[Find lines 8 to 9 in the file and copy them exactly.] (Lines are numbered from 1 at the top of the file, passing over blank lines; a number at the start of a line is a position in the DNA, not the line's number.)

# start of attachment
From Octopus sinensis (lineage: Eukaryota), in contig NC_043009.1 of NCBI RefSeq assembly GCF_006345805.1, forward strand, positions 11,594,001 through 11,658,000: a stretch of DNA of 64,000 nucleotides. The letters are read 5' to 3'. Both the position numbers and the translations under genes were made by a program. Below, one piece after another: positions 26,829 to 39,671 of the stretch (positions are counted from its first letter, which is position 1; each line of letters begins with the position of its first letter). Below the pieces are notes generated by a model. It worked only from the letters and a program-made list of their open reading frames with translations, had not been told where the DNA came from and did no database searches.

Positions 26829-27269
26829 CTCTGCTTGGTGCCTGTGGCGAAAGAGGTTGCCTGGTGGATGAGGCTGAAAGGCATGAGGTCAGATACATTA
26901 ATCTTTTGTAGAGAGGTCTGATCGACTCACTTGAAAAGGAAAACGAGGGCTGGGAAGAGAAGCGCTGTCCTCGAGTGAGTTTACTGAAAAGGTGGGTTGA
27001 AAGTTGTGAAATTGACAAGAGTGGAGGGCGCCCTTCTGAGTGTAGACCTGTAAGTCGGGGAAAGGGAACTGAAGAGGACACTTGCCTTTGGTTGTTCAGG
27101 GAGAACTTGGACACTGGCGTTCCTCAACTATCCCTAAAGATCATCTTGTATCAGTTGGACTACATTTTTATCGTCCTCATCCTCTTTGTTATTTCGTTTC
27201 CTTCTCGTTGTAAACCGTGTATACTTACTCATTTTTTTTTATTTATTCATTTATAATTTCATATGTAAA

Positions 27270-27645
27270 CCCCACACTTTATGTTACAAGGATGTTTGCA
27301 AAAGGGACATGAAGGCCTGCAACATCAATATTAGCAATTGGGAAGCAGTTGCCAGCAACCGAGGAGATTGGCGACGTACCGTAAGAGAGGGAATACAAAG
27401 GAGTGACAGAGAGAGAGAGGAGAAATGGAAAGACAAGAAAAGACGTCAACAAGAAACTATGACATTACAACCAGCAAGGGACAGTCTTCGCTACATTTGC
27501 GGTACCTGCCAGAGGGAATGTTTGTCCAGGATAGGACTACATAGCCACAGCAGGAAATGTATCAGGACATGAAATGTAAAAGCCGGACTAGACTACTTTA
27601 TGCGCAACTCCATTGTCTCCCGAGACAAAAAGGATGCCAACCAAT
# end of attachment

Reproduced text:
Positions 27270-27645
27270 CCCCACACTTTATGTTACAAGGATGTTTGCA